Apparently, you can put a price on peace
In 2009, North Korea’s supreme leader Kim Jong Il set steep demands for holding a summit with the South, including $10 billion and half a million tons of food, according to former South Korean President Lee Myung-bak in a new book.
“The document [of demands] looked like some sort of standardized ‘summit bill’ with its list of assistance we had to provide and the schedule written up,” said Lee in extracts seen by Reuters, referring to Pyongyang’s request for 800,000 combined tons of rice, corn and fertilizer. “We shouldn’t be haggling for a summit.”
Upon receipt of Kim’s demands, Lee says he chose not to acquiesce, scuppering prospects for negotiations between the long-time foes.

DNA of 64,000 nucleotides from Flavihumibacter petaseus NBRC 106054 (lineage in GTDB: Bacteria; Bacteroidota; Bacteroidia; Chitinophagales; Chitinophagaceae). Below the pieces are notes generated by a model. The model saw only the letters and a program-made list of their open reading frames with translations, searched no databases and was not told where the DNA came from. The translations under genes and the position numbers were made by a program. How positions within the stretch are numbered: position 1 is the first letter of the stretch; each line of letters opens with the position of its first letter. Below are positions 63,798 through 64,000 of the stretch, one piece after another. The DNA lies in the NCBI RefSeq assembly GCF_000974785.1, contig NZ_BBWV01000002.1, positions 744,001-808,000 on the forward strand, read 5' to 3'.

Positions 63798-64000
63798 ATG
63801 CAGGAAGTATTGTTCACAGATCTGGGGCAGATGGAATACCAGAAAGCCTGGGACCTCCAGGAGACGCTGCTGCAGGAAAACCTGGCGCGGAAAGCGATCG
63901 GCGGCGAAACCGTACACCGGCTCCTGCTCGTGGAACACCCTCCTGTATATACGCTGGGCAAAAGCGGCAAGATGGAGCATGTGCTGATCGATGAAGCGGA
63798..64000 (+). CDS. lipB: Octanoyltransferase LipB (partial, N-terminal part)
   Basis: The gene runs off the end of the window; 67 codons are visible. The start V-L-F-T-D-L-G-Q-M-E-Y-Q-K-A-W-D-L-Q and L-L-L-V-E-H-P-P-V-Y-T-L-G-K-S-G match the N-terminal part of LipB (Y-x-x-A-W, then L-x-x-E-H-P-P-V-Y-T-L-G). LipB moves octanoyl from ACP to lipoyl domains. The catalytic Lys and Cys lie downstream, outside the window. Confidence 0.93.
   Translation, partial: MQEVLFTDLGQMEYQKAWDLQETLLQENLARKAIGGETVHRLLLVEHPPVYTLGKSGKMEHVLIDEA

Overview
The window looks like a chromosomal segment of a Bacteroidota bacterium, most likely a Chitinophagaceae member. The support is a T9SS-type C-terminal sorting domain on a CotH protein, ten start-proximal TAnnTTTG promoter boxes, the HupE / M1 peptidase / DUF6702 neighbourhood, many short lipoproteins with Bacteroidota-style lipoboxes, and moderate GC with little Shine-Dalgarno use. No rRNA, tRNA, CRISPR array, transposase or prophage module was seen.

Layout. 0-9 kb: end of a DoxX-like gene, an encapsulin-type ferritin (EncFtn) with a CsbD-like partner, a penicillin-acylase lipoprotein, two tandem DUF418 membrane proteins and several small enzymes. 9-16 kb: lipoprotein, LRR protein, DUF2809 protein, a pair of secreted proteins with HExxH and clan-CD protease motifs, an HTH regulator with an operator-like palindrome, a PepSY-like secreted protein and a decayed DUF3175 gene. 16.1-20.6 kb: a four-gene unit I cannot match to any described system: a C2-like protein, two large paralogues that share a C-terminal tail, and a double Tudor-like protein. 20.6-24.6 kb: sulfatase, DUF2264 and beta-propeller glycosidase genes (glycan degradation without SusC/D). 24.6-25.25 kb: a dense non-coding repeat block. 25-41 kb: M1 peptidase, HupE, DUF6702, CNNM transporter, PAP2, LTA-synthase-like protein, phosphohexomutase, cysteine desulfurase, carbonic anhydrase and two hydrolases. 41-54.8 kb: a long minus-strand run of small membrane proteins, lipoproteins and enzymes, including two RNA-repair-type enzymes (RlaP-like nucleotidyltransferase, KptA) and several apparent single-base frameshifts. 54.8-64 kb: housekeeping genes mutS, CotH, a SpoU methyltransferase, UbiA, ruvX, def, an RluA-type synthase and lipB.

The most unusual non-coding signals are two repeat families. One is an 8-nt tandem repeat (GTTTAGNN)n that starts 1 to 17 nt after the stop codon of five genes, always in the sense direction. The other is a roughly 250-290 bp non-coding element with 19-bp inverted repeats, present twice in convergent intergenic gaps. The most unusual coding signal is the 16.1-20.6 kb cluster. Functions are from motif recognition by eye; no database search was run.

While North and South Korea have officially been at war since 1950 — separated by a slender buffer known as the Korean Demilitarized Zone — talks have occasionally been held, and new summits are intermittently proposed. Current North Korean ruler Kim Jong Un and South Korean President Park Geun-hye have not outright rejected the possibility of a meeting this year.